Victoria Rose Project Gets New Life After Beach Haven Mayor Changes Vote

Oct 31, 2018
File Photo by: Ryan Morrill

The proposed Victoria Rose project in Beach Haven is on again after a recent land use board meeting in which Mayor Nancy Taggart Davis changed her previous vote from an abstention to “yes.”

Earlier this year, partners Terry Moeller and Tom and Joan Bertussi announced plans to tear down the bank building on Bay Avenue and build a retail/residential complex. The complex would contain 20 residential units, each covering 1,200 square feet. Five apartments would be set aside for affordable housing.

The development would also include five yet-to-be-named retail businesses, covering less than 40,000 square feet. The current brick structure was built in 1963 as the headquarters for the old Beach Haven National Bank. Over the years, it became the home of several different financial institutions, with the most recent being Sovereign Bank.

Davis said she initially abstained because she felt the issue was becoming “extremely divisive in the community.”

“I thought Victoria Rose had the potential to have a positive impact on Beach Haven,” she said at the Aug. 29 meeting in a prepared statement. “I believed then, and still believe, that it had the potential to transform a blighted property in the heart of Beach Haven’s business district into a thriving commercial and residential space that would enhance Beach Haven by adding new store fronts, additional tax revenue while removing a building that has been left vacant (and) neglected for close to 15 years now.”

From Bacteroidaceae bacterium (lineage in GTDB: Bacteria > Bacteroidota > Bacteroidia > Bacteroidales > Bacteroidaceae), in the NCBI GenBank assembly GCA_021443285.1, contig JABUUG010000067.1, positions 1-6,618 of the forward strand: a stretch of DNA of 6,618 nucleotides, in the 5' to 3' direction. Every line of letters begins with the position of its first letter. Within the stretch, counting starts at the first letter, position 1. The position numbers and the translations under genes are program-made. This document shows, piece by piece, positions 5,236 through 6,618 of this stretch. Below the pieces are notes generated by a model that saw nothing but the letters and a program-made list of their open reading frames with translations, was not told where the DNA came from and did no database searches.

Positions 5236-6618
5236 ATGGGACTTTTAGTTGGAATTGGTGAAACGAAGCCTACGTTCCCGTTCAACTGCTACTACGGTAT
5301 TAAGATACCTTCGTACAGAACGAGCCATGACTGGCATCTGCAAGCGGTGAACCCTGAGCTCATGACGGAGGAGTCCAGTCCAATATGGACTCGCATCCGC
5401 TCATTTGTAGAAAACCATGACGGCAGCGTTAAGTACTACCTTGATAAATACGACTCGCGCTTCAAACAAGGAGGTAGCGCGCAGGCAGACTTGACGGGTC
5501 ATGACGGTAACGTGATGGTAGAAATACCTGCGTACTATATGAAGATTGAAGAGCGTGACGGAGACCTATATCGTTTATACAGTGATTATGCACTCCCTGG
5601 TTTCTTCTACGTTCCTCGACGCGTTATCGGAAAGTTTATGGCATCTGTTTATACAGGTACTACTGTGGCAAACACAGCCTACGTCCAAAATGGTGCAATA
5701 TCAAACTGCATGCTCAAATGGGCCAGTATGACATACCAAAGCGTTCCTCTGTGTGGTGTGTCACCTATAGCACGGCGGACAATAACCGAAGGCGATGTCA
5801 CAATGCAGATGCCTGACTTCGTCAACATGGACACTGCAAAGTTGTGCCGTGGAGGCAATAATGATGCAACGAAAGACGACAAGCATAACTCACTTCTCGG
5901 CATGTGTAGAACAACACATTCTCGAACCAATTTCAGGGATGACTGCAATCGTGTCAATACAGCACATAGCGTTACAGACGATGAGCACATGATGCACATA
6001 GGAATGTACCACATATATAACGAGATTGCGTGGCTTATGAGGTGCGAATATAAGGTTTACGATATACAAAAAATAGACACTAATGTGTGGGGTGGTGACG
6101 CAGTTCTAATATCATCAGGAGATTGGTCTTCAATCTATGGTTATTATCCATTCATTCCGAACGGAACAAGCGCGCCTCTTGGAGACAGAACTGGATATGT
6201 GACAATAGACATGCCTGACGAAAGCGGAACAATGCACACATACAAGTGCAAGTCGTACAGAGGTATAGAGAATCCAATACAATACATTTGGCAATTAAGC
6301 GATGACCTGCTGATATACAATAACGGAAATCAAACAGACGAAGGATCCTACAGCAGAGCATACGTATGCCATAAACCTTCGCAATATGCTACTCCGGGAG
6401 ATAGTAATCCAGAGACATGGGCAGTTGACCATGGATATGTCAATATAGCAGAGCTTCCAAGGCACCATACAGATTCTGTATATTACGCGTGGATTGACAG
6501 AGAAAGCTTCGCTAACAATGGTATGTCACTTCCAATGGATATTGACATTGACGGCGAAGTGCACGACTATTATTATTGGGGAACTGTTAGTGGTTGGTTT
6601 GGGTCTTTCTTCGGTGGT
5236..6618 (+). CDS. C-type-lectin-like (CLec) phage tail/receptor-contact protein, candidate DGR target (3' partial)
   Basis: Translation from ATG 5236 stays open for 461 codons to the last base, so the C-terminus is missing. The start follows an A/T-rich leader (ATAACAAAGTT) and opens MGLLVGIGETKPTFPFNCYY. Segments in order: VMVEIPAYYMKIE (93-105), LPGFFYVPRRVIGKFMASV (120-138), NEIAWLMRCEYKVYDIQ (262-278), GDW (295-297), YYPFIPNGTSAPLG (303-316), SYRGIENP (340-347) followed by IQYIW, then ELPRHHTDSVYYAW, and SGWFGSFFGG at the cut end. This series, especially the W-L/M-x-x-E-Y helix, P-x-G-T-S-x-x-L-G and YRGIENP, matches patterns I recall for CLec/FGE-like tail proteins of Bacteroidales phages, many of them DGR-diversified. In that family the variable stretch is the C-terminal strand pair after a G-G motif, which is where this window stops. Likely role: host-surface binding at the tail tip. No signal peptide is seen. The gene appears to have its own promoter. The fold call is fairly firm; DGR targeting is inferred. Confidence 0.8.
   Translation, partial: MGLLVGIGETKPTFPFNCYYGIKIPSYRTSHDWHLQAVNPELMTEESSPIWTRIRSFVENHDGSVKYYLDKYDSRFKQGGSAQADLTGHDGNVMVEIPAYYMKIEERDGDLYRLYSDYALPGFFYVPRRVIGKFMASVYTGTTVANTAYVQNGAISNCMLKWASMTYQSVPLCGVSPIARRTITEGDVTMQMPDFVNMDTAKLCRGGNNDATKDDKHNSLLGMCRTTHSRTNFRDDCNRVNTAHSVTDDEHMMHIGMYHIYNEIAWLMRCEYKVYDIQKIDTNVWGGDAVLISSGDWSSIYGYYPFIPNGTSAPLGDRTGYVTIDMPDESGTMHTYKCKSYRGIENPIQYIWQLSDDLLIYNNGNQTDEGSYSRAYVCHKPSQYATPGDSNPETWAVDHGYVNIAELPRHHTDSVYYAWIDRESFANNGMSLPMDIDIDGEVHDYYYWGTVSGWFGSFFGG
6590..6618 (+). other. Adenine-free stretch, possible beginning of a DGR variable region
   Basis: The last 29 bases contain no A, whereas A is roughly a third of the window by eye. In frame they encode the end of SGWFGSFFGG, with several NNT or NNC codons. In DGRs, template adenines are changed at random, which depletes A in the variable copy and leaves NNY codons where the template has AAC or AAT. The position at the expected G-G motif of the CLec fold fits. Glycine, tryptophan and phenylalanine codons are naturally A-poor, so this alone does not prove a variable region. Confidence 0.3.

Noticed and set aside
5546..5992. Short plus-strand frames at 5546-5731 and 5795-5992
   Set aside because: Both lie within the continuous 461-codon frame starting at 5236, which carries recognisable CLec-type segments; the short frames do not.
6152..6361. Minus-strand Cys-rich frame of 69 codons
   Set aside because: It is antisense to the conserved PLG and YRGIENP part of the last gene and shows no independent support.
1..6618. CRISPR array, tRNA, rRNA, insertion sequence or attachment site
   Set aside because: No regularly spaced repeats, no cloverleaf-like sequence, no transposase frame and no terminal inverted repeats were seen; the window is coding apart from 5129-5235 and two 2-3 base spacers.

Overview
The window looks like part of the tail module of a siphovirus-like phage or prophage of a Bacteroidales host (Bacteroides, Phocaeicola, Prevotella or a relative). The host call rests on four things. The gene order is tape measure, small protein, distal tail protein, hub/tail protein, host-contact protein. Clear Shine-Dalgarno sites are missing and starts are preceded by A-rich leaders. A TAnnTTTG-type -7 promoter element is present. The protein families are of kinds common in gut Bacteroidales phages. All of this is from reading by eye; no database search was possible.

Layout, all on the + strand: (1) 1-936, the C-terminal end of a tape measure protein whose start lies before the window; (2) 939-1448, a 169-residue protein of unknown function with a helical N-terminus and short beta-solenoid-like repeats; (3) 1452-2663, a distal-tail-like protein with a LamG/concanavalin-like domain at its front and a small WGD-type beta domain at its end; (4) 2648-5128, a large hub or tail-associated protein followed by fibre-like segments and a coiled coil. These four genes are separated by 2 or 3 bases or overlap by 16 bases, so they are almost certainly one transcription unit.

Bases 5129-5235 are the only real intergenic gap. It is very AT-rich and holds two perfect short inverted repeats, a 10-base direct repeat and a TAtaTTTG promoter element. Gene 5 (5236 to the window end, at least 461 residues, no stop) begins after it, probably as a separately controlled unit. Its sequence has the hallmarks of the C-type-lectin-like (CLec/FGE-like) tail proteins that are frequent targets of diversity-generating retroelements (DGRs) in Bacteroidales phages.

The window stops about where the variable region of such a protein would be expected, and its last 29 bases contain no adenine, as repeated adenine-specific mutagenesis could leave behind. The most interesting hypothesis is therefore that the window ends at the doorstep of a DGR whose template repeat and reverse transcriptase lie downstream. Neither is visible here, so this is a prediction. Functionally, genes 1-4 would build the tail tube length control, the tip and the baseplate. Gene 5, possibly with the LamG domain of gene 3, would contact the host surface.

But she also said the project “has divided friends and neighbors here in Beach Haven, and there is no denying the anger and animosity it has engendered amongst a small but vocal group of residents.”

“Beach Haven is too small a town and too tight-knit a community for one development project to cause the animosity that the Victoria Rose has brought to Beach Haven,” she said then. “I love this town, I love my fellow residents, and I think we all are better off when we work together and not against one another. It is with that in mind, and with great reluctance, that I have decided to withdraw my support from this project and abstain from the vote.”

Davis’ abstention resulted in a 4-4-1 deadlock; thus the application fell short of the necessary five votes for approval.

But at the Oct. 22 meeting, Nicholas Talvacchia, an attorney for the developers, requested a re-vote. Davis said she changed her vote because her abstention had been “mostly based (on) emotion.”

“I realized that legally, there was no way I could vote against it,” she said. “The applicants made numerous concessions and changes, so it would not have been fair for me to not grant them apoproval.”

Christopher Norman, an attorney who represented a group of residents opposed to the project, said he would appeal the decision in Ocean County Superior Court.

Moeller said he initially was hoping for the development to open by next summer. He said the fall of 2019 now would be more realistic.

“We’d like to begin construction later this fall or early next year,” he said. 

— Eric Englund

ericenglund@thesandpaper.net

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